The illusion of theater: What you see isn't always the whole story

Wednesday, 09 October 2013 04:07 PM Written by 

I got a couple of calls about something I wrote that put a new perspective on what we see as an audience and what's happening behind the scenes.

I originally ended the story about the Pittsburgh Playwrights show "SOLD: Renn Woods (A Concert in Rhythm and Blues)":

"Music was provided by a talented quartet including drummer George Heid III, who kept us waiting Saturday night -- ah, those drummers. When he arrived about 10 minutes after starting time, he joined ..."

Turns out, that wasn't what it seemed at all.

I had thought nothing of it. I've been to productions big and small that have started much later than that. Ms. Woods, who admitted having a thing for drummers, teased Mr. Heid about it during the show. No one was annoyed. It was a soggy night and there was tons of traffic. Stuff happens.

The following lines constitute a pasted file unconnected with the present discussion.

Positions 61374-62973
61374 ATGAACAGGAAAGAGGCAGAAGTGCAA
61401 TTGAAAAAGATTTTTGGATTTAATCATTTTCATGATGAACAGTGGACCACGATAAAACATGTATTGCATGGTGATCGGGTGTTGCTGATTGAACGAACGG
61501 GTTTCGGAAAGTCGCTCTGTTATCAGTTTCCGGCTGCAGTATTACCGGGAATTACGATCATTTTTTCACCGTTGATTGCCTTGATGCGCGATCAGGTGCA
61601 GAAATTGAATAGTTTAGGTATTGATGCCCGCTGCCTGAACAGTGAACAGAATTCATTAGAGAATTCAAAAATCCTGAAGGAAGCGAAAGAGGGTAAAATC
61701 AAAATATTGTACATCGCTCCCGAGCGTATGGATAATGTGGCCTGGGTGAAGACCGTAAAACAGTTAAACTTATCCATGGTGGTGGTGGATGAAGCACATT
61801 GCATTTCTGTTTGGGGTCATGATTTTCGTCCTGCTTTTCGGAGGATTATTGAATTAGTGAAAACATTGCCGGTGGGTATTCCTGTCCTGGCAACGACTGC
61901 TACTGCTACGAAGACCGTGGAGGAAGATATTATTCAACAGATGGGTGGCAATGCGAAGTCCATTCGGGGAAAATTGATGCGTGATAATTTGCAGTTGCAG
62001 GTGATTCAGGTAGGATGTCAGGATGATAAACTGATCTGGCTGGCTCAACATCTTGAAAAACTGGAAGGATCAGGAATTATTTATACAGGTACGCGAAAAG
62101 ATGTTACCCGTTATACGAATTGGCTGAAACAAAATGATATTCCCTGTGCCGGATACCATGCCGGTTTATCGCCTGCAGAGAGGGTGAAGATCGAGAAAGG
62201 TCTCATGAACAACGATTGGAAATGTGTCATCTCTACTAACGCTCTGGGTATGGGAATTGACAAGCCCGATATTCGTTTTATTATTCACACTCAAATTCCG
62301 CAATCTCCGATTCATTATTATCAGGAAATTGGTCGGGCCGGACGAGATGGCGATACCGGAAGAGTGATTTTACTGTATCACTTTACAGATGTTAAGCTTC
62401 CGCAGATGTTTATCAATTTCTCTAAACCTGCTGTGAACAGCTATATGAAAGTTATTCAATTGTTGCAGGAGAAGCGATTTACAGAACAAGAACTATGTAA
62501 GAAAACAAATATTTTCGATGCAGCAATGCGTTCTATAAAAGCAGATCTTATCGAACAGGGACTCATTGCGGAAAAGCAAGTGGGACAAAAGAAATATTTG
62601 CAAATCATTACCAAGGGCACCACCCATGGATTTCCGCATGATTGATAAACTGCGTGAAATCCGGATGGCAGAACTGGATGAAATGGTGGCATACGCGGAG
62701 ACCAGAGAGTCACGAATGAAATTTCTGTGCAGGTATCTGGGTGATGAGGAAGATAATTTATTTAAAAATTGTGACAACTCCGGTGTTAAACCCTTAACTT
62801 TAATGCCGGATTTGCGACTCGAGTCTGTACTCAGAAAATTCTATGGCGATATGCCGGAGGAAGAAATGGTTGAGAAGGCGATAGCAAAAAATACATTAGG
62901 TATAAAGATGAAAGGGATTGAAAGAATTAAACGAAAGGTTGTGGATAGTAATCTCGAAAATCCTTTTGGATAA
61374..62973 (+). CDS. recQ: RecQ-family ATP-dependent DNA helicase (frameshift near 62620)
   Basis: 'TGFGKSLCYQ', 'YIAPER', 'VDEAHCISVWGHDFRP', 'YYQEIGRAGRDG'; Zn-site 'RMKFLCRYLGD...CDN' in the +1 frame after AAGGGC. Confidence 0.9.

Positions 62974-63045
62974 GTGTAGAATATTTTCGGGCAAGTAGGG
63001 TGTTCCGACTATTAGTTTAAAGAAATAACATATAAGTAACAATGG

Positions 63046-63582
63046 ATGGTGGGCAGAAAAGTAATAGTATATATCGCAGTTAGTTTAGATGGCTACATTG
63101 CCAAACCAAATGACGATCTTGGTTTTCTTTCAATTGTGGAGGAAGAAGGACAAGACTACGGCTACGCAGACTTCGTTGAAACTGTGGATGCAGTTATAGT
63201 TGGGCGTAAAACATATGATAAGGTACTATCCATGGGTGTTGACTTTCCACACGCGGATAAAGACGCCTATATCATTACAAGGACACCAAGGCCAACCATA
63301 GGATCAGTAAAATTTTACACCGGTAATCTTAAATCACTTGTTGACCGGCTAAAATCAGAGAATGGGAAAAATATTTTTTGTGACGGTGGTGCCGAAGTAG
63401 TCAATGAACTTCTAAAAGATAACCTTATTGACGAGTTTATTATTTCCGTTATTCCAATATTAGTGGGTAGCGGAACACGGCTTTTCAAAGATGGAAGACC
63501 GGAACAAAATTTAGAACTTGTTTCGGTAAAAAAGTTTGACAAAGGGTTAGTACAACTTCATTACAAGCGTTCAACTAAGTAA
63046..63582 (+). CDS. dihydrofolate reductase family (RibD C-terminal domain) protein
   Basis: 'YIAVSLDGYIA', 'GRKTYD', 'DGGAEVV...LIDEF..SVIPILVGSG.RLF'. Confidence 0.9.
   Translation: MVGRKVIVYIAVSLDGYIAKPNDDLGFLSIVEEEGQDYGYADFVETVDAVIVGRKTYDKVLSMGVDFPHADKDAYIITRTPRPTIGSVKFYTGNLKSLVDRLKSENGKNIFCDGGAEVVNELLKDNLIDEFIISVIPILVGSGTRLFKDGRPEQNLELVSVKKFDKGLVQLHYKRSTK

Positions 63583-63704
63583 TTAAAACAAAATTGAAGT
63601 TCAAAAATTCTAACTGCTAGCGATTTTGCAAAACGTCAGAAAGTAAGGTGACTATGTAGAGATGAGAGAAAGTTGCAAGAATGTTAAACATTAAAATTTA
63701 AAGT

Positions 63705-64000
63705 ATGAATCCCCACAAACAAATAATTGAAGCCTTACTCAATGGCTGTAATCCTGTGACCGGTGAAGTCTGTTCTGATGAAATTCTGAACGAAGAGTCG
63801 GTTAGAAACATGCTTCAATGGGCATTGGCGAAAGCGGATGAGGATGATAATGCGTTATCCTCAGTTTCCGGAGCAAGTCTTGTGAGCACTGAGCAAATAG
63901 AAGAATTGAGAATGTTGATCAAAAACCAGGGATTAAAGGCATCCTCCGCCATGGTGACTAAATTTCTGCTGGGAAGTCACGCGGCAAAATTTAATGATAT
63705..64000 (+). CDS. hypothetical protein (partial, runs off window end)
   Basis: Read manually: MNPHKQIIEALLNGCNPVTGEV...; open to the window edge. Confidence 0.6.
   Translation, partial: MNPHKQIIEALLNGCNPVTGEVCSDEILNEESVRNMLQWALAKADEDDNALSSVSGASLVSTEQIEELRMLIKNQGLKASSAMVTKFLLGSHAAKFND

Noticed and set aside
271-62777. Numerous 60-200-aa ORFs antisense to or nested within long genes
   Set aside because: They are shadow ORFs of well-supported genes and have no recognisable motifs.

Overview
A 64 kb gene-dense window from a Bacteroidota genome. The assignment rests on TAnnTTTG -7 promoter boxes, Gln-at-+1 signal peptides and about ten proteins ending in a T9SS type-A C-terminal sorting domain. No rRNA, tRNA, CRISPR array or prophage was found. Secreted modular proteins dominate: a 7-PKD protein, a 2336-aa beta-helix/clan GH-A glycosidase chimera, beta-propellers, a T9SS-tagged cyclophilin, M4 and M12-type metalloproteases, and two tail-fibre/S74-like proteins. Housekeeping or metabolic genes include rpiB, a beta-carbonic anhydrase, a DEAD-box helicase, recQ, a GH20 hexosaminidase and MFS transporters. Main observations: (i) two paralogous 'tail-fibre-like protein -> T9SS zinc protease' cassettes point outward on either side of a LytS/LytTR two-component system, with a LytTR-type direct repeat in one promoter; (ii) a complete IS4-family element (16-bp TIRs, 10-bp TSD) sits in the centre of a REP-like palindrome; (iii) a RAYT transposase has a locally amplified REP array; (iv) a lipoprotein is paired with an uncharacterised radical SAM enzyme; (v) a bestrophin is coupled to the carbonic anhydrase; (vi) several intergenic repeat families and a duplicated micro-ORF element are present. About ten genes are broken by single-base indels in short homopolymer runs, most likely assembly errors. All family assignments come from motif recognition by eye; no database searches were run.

For a talented young musician like Heid, though, it was an affront to say that he was late to a gig, especially when he had answered a call to take fellow musician Tony Campbell to the show and had to scramble to park on a night when the Pittsburgh Cultural District was buzzing. Campbell said he even spoke to Ms. Woods, just to make sure everyone understood what had happened.

My eyes deceived me that night, and I hope this makes amends.

To report inappropriate comments, abuse and/or repeat offenders, please send an email to socialmedia@post-gazette.com and include a link to the article and a copy of the comment. Your report will be reviewed in a timely manner. Thank you.